C reactive protein is secreted by the liver. High amounts of this protein are secreted during an infection or inflammation of any body part or organ.
Thus, high level of CRP is a marker for the following health complications:
- Autoimmune diseases like lupus and rheumatoid arthritis
- Inflammatory conditions like IBS, pelvic inflammatory disease
- Post surgery infections
- Detecting tuberculosis and rheumatic fever
- Infection in bones, lymph nodes, joints and intestine
- Risk of cancer
- Risk of coronary artery disease and heart attack
You need to tell your doctor about the medicines you are taking, which include birth control pills and NSAIDs also. This is because certain medicines might affect the accuracy of test results.
Just like any other blood test, CRP test also involves collecting your blood with a needle and syringe.
The blood sample is usually collected from the arm. The site for inserting the needle is cleaned with alcohol and an elastic band is wrapped around the upper arm.
The medical practitioner would give you cotton ball to compress the injection site or you may also be given a pressure wrap after the needle is removed.
The procedure is pretty simple. You can drive back home by yourself and resume normal activities.
Since a needle would be inserted, you would definitely feel a sharp pinch or prick for few seconds. You will also sense pressure in your arm when the elastic band or pressure gauge is wrapped.
Generally no risks are associated with CRP tests. However, some people complain of swelling and tenderness around the site of puncture.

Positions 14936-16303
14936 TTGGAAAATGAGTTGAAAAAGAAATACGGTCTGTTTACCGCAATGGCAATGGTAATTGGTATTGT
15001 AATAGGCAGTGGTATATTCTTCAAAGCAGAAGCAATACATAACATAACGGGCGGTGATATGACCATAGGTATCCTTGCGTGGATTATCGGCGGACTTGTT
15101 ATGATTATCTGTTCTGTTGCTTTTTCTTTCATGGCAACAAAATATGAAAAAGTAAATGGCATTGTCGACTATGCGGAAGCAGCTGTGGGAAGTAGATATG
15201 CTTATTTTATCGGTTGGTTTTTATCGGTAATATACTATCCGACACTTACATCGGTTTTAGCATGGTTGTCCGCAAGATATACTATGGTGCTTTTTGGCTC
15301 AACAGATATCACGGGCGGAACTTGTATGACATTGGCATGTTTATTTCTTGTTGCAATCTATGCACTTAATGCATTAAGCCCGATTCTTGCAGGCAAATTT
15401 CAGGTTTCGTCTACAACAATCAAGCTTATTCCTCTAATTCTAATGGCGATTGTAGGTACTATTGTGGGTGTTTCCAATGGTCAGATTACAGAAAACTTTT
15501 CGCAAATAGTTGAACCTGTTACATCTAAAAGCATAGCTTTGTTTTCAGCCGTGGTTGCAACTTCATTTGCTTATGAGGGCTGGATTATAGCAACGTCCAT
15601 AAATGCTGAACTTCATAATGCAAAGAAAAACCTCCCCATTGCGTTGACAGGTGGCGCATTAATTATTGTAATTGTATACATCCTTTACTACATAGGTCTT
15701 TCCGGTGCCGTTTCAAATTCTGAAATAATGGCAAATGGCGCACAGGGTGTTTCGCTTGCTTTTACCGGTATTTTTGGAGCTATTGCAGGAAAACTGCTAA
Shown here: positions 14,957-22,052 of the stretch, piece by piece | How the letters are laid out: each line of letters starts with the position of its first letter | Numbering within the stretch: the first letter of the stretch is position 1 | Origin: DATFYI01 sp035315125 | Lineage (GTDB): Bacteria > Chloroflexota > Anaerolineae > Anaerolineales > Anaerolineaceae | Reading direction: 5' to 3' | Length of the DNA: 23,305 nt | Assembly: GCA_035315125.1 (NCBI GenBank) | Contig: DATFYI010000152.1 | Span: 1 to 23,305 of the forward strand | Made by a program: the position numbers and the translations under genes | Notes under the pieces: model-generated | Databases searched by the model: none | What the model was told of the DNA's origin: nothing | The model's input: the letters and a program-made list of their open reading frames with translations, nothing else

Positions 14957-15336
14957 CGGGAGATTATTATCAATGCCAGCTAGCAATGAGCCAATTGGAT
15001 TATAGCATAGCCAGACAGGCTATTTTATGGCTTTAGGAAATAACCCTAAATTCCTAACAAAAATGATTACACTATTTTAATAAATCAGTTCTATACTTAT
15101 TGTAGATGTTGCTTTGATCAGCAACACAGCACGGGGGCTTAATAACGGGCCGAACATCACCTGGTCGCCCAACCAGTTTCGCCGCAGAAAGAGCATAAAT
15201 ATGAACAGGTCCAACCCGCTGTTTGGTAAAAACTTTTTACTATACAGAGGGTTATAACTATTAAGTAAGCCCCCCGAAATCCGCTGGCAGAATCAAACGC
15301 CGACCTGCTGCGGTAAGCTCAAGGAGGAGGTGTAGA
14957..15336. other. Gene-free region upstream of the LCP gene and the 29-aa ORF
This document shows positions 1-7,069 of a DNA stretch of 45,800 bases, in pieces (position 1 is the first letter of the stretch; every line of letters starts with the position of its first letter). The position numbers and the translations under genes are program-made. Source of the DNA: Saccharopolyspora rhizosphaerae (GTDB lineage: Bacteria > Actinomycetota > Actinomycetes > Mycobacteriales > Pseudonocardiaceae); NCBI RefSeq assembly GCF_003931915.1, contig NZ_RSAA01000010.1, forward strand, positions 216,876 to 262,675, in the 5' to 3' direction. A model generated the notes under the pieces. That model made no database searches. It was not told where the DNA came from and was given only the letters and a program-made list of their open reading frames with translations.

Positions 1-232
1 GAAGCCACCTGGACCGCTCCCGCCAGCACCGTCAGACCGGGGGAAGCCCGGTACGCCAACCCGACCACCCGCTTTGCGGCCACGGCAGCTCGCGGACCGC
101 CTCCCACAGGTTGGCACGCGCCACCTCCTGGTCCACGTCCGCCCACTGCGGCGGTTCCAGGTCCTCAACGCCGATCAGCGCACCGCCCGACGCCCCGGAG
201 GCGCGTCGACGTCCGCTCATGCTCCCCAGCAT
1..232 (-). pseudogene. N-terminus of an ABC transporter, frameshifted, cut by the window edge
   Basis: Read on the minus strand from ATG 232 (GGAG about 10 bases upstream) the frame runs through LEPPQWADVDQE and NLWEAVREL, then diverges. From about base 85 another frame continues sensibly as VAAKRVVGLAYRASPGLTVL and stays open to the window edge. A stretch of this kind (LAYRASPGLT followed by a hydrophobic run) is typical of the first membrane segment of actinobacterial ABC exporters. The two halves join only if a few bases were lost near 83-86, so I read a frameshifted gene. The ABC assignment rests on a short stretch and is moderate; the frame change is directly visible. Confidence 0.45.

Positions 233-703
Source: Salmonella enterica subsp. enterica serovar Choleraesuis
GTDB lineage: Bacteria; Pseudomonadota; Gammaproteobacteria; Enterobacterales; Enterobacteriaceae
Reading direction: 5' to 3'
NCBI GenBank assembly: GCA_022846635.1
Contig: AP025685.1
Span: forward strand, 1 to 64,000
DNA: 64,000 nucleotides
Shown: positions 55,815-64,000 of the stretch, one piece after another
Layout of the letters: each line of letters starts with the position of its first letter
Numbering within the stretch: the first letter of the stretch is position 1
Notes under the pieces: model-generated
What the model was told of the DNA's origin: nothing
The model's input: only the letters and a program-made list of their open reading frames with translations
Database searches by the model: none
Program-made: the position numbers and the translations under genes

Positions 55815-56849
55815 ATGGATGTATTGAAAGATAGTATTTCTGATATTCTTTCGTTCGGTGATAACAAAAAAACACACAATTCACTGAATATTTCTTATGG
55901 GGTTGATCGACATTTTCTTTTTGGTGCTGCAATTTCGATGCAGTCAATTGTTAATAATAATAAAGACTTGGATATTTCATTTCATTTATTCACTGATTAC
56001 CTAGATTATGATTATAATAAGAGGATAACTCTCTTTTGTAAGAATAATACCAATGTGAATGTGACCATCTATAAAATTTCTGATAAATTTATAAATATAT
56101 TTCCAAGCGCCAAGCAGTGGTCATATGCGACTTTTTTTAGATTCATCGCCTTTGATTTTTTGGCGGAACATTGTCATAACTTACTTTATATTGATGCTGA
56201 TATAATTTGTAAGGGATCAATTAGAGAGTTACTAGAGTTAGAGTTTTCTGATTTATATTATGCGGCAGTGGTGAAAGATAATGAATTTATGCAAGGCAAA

If you have a bleeding disorder, then bleeding might continue. However, your doctor would take care of that before carrying out the test.
Light-headedness and dizziness are some other risks.
Apart from medicines, being pregnant and obese might also affect test results.
Women who wear IUD need to tell their doctor about it as it can also be an interfering factor.
Results are interpreted as low, average and high risk.
CRP levels as determined by most laboratories are:
- Low risk: < 1.0 milligrams per liter (mg/L)
- Average risk: between 1.0 and 3.0 mg/L
- High risk: > 3.0 mg/L
However before coming to a conclusion, your doctor will suggest several other confirmatory tests for that specific health issue.
The test is pretty simple and the test results will be handed over with 24 hours. If abnormal results have been found out, then you have to prepare for further diagnosis.
Written by: healthplus24.com team
Date last updated: February 28, 2014